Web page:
emotion human person

Loving the Middle Step

6:00:00 AMEvelyn Hildebrand

Divine orchestration--different themes in my life collide, and then mix and mature and grow into something that I can better understand bit by bit.  

I am reading Works of Love for one of my classes. Something Kierkegaard said stuck with me and I think it's part of the huge melting pot that is my life at the moment:

"There is no word in human language, not a single one, not the most sacred word, of which we could say: when a man uses this word, it is unconditionally proved that there is love in him." (1)

Saying, "I love you," is not magic.  

There's nothing to prove that you mean what you say.  I think that I already knew that, but I think that subconsciously I expected that there was some magic word.  Somewhere out there.  Some word that could prove without a doubt, that would speak to the soul of the other person and give you an assurance of who they are and what they think and where they stand.  I think it's the legacy of the Disney Princess: 

"I know you, I walked with you once upon a dream."  

"So this is love."

You get the gist.    

There isn't a word.  

Last weekend, I drove to Pittsburgh to see My Fair Lady with some friends.  It ached and hurt not to belt out all the words to every song.  Because yes, I know every word to every single song.  My Fair lady is the stage production of Pygmalion.  In a nutshell, an arrogant English language specialist takes on the challenge of teaching a cockney flower girl to speak and then passing her off as a princess. 

Her fiery personality strikes his cold remoteness--flint and tinder.  She falls furiously in love and teaches her teacher to overcome his arrogance.  A pretty classic story--beautiful no matter how many times it's told.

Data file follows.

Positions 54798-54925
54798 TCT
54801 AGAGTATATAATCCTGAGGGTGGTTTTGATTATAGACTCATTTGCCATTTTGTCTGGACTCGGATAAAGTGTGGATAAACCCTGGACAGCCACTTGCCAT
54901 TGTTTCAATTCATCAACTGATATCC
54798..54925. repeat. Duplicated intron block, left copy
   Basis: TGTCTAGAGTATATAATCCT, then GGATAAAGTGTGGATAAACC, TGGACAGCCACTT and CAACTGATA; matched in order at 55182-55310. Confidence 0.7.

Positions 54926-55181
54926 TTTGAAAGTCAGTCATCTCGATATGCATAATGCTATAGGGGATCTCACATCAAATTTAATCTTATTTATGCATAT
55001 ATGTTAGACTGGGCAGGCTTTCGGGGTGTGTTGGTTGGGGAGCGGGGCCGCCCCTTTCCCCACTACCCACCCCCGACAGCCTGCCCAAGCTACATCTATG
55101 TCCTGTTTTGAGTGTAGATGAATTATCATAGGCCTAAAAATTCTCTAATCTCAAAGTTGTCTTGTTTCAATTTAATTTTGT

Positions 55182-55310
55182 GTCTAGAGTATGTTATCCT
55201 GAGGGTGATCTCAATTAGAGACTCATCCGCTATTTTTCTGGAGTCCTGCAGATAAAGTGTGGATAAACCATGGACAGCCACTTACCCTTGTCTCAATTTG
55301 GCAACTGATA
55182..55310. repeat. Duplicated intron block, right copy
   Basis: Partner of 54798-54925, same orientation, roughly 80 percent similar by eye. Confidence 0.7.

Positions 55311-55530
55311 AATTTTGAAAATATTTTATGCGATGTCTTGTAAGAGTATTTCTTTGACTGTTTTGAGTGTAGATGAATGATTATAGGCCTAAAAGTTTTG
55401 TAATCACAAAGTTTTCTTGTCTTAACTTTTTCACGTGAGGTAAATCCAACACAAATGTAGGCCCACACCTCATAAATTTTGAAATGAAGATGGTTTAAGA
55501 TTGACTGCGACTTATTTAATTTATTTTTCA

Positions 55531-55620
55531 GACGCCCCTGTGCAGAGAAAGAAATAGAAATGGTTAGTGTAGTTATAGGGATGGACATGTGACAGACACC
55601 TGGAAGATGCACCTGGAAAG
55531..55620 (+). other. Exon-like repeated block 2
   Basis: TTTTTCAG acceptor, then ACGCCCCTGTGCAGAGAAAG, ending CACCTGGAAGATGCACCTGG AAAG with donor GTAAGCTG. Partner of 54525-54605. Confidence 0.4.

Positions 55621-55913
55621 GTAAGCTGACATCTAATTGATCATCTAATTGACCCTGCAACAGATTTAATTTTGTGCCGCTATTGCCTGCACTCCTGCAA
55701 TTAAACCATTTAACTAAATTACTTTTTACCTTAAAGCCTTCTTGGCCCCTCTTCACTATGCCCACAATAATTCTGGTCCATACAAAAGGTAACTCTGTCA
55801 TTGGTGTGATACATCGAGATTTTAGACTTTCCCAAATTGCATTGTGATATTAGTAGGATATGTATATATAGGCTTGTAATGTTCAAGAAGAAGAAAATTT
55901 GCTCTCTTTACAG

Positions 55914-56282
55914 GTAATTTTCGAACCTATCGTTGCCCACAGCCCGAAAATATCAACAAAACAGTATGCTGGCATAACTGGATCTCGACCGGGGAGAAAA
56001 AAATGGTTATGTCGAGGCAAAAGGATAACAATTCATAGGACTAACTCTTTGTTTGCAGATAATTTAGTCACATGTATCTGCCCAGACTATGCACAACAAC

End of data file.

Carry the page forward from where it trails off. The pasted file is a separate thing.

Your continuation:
Eliza tries to replace her Professor with Freddie, a rich suitor with an impressive voice, an impressive vocabulary and a less than impressive ability for anything else.  Eliza tries to communicate to him what she wants--Freddie completely misses the point. 

Freddie: Speak and the world is full of singing 
And I am winging higher than the birds
Touch and my heart begins to crumble
The heavens tumble
Darling, and I'm... 

Eliza:  Words, words, words! 
I'm so sick of words 
I get words all day through, 
First from him, now from you, 
Is that all you blighters can do?
Don't talk of love lasting through time
Make me no undying vow
Show me now! 
Eliza knows quite keenly that there is no word Freddie could speak to her that would sufficiently convince her that he loved her, that he knew her, that he understood her.  She demands that he act, and prove himself with an action, in place of a word. Kiss me. Hold me. Love me. Now. 

There isn't an action.  

I think Kierkegaard would probably say that there is not an action either:
"not a single one, not the most sacred [action] of which one could say: when a man [does this], it is unconditionally proved thereby that there is love in him." (2)
At the end, Eliza furiously accosts Professor Higgins, berating him for treating her like an experiment instead of a person with feelings and a heart that can hurt.

She accuses him first of just wanting her for her day-to-day usefulness: "You want me back to pick up your slippers ... and put up with your tempers and fetch and carry for you."